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Valentina Carlile Osteopata
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  • Writer's pictureValentina Carlile DO

Does the spinal cord move?

Does the spinal cord move?


Every now and then I am asked if the spinal cord has the possibility of movement or if it is linked to the various vertebral levels. Well, from studies carried out on both cadavers and living people, such as the one carried out by A. Brieg, it emerged that the spinal cord and its nerve roots are capable of some degrees of plastic bending. Specifically, in conditions of normal flexion and extension of the column, the contents of the medullary canal follow the changes in length and curvature of the canal itself without being moved in the slightest within the canal itself. These variations in length are of the order of 4.5-7.5 cm (calculating from the midbrain to the medullary cone on the dorsal part of the medullary canal). Of these centimeters, 0.8-1.4 cm is the possible lengthening of the brainstem, 1.8-2.8cm the cervical cord, 1-2cm the thoracic cord.

When the spine is in maximum lordosis (dorsal extension), the microscopic examination highlighted a wavy folding of the cylinders of the axis within the spinal cord and a shortening of the nerve roots.


However, when the spine is in maximum kyphosis (ventral flexion), the lengthening of the spinal cord occurs mainly with the unwinding and straightening of the cylinders of the axis and the other elements of the spine.


Furthermore, in ventral flexion, the pia mater appears to undergo axial traction, while in dorsal extension a horizontal traction occurs (corresponding to the compressed shortening canal with its widened cross-section). The pia mater has been seen to follow these forces without appreciable resistance, and its components take the direction of the force.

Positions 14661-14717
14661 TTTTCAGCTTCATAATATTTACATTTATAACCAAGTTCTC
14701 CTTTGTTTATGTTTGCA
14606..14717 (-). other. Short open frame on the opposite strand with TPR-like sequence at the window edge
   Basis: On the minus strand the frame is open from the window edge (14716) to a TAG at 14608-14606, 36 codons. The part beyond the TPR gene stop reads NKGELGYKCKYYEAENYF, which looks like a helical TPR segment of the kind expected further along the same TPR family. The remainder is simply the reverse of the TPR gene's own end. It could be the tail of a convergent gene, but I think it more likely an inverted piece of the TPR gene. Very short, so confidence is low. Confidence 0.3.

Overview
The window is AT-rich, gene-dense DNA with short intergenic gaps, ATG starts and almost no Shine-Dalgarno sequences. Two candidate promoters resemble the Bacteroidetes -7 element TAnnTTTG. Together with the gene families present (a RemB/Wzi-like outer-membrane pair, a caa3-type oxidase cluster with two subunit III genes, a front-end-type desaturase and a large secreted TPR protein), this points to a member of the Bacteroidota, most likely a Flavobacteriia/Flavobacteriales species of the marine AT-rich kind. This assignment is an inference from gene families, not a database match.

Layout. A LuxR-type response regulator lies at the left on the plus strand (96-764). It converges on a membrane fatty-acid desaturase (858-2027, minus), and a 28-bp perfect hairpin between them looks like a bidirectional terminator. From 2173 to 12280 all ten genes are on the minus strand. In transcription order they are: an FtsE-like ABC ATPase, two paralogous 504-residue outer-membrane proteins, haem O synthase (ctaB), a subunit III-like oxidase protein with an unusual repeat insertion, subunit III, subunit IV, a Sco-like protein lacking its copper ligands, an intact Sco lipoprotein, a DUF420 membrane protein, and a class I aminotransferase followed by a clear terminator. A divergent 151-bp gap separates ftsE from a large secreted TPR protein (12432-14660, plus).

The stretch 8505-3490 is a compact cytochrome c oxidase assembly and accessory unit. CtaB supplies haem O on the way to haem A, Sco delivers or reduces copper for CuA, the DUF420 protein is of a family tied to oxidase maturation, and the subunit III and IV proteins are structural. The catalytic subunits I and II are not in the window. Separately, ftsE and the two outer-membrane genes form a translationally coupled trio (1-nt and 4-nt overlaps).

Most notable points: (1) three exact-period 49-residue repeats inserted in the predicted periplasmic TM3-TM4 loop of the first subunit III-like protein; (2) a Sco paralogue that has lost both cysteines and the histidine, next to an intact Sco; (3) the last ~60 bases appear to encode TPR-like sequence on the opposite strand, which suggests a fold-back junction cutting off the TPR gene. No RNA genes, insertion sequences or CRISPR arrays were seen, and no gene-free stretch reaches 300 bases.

At maximum lengthening of the canal the pia showed 'sudden stiffening' and the ability to sustain a traction of 2-3kg before breaking.


In the upright position at rest there is no tension in any element of the components of the spinal canal.


In the same study Brieg made similar observations on the posterior brain, that is, on the contents of the posterior fossa of the skull from the midbrain to the lower end of the medulla oblongata. During the movement of the head and neck (flexion, extension, and lateral flexion at the level of the atlanto-occipital and atlanto-axial joints) deformations were highlighted at the level of the brainstem, parts of the cerebellum and cranial nerves from V to XII, with maximum shape alterations in the dorsal part of the medulla oblongata.


In ventral flexion the cranial nerves stretch between the brainstem and the exit foramen at the base of the skull.


In dorsal extension, axial compression of these structures gives rise to shortening and widening of the brainstem and undulating bending of the cranial nerves.

It is also possible to transmit traction on the canal to the brainstem and related cranial nerves.

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